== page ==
I don’t know what it is about Switzerland, but over and over again we find ourselves in this gorgeous Alpine country. It might be the incredible mountain scenery, or the delicious cheese, or the perfectly managed farms; or maybe it’s a combination of all of it. Perhaps, part of it is that at some point in the year I find myself peeling and sticking the annual Swiss Road Tax sticker on to my windshield. From that point on I feel driven to return as often as possible to get the most out of that little three inch square decal.
No matter how many times we return to a country we always have a town, city, or sight that we end up not seeing. There’s always that one place that’s on the route, but for whatever reason we always just drive on by with no time for a stop. “We’ll get to it next time,” we always tell ourselves. In Switzerland, that town is Lucerne. We drove right on by the Lucerne exit on our way to Engelberg one Friday night. “We’ve got to visit this time,” we vowed.
We had an amazing time in the mountains and got on the road early Sunday morning. By the time we had driven to the Lucerne region we were feeling the pull of the road and thinking, “maybe Lucerne will wait for the next time.” Fate, on the other hand, had a different plan for us.
We never found out what had happened, but for some reason the highway ahead of us was closed and we were diverted onto a secondary road that had signs leading for–you guessed it–Lucerne! I looked at Corinne and she looked at me, and without any words, the decision had been made for us. We stuck with it, too, even though the detour ended soon enough and would have sent us back to the highway. We kept on driving right into town.
Of course, we had no plan, no idea of what we would do there, but we knew we had at least two hours to spend in town and were determined to make the most of it. Parking was easy enough to find. We followed the directional signs to the Centrum and noticed the Hauptbahnhof (central train station) Parkhaus was in the same direction. As we got closer to the center we started noticing the fairy-tale style spires and onion-domed cathedral bell towers. We knew we were in for a treat.
Into the City
The underground parking at the new train station was simple and convenient. We came above ground into the small mall under the train station and found a bakery. Here we picked up a couple of the “must have” pastries of Lucerne, the delicious schoggibrötli. These tasty little chocolate filled sweet rolls would make for a nice little snack on our walk around town.
The first thing you notice when you come out of the train station is the beautifully enigmatic entrance arch from the old station. When the station burned down, the city decided to keep the old entrance as a memorial. Now I found it as an interestingly symbolic entrance to the city. Once through the arch we came to the lake shore and vowed to come back for a ferry ride out on to the lake made famous by the tales of William Tell. For today, however, there just wasn’t time so on we went.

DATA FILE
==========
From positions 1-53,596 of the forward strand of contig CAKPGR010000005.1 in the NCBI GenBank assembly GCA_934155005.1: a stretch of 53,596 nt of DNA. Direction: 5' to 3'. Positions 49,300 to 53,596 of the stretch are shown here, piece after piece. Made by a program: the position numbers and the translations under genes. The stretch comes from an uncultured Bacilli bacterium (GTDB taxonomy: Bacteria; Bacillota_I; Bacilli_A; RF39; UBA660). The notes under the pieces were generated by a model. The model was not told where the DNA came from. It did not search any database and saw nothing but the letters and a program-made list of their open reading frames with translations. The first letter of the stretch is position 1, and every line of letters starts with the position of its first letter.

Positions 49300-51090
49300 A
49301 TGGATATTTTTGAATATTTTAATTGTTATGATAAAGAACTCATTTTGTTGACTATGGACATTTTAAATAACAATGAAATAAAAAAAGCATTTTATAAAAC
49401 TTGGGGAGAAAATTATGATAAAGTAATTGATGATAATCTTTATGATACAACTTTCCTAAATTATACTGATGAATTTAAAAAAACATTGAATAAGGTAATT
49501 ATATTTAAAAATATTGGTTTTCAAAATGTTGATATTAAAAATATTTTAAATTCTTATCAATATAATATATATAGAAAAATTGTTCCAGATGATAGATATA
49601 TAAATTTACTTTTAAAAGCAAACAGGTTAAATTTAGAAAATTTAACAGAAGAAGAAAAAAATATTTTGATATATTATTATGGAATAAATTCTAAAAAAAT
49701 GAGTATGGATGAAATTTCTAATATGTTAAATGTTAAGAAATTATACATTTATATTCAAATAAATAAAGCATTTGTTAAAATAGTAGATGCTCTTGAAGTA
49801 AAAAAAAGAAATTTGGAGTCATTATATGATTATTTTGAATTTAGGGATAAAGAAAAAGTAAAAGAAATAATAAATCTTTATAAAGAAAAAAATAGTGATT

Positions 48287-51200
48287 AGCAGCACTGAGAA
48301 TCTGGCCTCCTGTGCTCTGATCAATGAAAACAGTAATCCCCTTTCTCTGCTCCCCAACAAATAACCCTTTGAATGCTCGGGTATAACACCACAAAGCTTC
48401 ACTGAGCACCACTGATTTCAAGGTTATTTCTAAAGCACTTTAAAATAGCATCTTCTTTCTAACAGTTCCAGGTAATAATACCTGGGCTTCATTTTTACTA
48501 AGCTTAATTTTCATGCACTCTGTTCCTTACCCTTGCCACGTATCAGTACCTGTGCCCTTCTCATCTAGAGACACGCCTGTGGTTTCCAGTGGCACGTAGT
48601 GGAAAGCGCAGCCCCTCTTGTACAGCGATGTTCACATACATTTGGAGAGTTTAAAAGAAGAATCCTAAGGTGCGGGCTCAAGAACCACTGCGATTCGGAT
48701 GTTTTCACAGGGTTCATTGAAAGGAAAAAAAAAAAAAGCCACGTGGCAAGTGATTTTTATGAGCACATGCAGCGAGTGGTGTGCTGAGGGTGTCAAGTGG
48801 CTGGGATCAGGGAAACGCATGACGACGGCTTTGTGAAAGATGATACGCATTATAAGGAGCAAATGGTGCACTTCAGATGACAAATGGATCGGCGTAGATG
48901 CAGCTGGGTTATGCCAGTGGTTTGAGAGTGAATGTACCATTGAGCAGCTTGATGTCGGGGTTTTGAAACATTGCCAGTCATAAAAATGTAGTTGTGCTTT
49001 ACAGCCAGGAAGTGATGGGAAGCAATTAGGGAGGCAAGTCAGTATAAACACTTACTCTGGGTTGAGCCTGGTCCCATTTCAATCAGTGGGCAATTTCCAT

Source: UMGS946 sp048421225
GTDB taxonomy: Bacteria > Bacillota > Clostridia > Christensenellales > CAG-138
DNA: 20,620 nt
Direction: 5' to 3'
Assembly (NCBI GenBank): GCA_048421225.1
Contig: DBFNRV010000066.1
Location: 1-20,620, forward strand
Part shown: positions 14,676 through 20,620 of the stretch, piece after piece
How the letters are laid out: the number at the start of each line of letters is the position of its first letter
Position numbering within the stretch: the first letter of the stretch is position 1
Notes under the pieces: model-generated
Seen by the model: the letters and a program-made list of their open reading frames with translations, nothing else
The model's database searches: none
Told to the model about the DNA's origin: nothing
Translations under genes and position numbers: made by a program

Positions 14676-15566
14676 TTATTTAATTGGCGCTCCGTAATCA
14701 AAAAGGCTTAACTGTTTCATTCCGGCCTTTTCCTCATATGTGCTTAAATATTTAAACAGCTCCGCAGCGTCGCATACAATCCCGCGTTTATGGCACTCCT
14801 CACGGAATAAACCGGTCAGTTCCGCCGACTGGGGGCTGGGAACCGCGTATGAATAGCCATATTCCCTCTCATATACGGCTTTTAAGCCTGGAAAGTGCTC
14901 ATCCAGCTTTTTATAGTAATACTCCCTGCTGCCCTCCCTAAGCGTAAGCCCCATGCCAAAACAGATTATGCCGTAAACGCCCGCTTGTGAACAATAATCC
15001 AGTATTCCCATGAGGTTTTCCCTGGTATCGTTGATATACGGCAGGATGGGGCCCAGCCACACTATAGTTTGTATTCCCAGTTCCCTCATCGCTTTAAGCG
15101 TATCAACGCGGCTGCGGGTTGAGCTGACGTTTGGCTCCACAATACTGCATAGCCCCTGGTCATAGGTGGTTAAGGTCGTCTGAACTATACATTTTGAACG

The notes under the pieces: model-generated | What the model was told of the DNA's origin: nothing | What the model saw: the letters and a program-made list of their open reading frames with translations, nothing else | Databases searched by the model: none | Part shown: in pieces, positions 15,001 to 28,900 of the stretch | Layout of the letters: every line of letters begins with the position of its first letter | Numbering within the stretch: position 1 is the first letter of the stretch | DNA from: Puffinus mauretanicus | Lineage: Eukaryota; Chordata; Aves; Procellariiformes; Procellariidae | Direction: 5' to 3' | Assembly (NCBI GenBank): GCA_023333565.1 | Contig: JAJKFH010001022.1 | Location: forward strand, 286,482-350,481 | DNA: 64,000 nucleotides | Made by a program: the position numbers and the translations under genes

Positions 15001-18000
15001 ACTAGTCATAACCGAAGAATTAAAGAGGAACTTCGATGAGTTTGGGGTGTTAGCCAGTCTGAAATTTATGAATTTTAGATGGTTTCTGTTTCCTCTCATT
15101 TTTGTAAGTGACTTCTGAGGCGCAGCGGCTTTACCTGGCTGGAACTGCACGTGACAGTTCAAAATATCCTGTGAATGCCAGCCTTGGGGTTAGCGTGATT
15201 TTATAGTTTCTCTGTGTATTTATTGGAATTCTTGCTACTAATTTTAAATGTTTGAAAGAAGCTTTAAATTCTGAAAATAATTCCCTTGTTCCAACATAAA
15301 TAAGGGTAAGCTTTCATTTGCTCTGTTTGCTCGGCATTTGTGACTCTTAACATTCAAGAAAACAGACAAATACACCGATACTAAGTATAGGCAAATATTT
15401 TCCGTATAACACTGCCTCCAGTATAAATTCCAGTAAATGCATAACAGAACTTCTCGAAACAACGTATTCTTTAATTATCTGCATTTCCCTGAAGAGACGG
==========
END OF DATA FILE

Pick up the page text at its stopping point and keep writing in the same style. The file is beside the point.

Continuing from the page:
The historic center of Lucerne is fairly small and compact, easy enough to walk around in a morning or afternoon and still see all of the sights. Of course there are some highlights that should not be missed.
Wasserturm (Water Tower)
Standing proudly and stalwart in the middle of the Reuss river mouth, this 14th century tower was once part of the city fortifications. It has been used as a watch tower, treasury, prison and torture chamber. You wouldn’t think it to look at it, but it’s actually wider than it is tall.
Kappelbrucke (Chapel Bridge)
This ancient, covered wooden bridge has been the primary pedestrian crossing over the Reuss river for nearly seven centuries. Be sure to look up while crossing the bridge. Otherwise, you might miss the most stunning feature. The scenes painted along the ceiling in the 17th century depict local history and the interesting biographies of the towns patron saints, Saint Maurice and St. Leodegar.
Nadelwehr (Water Spikes)
This was the most fascinating part of Lucerne for me. I had no idea what it was when I saw it, I just knew it must be an old engineering marvel. The wooden spikes can be lifted and lowered as needed to control the water level in the lake. In older days they were used to guide the proper water flow over the city’s mills.
Spreuerbrucke (Chaff Bridge)
Another old, covered wooden bridge crossing the Reuss river. The Spreuerbrucke gets its name from the practice of townspeople bringing their wheat to the mill. Apparently they would stand on the bridge and separate the chaff from the wheat, letting it blow into the river and be carried away downstream. I’m not sure if this is true or not. Regardless, the painting along the walkway in this bridge depict the scenes of Le Danse Macabre; they are fascinating and eerily beautiful 17th century masterpieces.
This impressive edifice stands in the center of town with the Kornmarkt square on one side and the river on the other. We weren’t there for the market, but if you go on the right days of the week, there is a bustling farmers market here, both in the square and along the river under the arched covered walkway. As an added bonus, there is an excellent brewery on the east wing of the building.
We could have spent even more time then we did wandering the alleys and cobble stone streets. The medieval architecture brings you back in time to the days of fair maidens and knights in shining armor.
After our long walk, we found a quiet bench along the river and enjoyed our schoggibrötli, contemplating the pleasant twist of fate that finally brought us into Lucerne.
Do you keep driving past the same place thinking someday you should visit? My recommendation, stop driving by and spend some time there!
Pin Lucerne for later!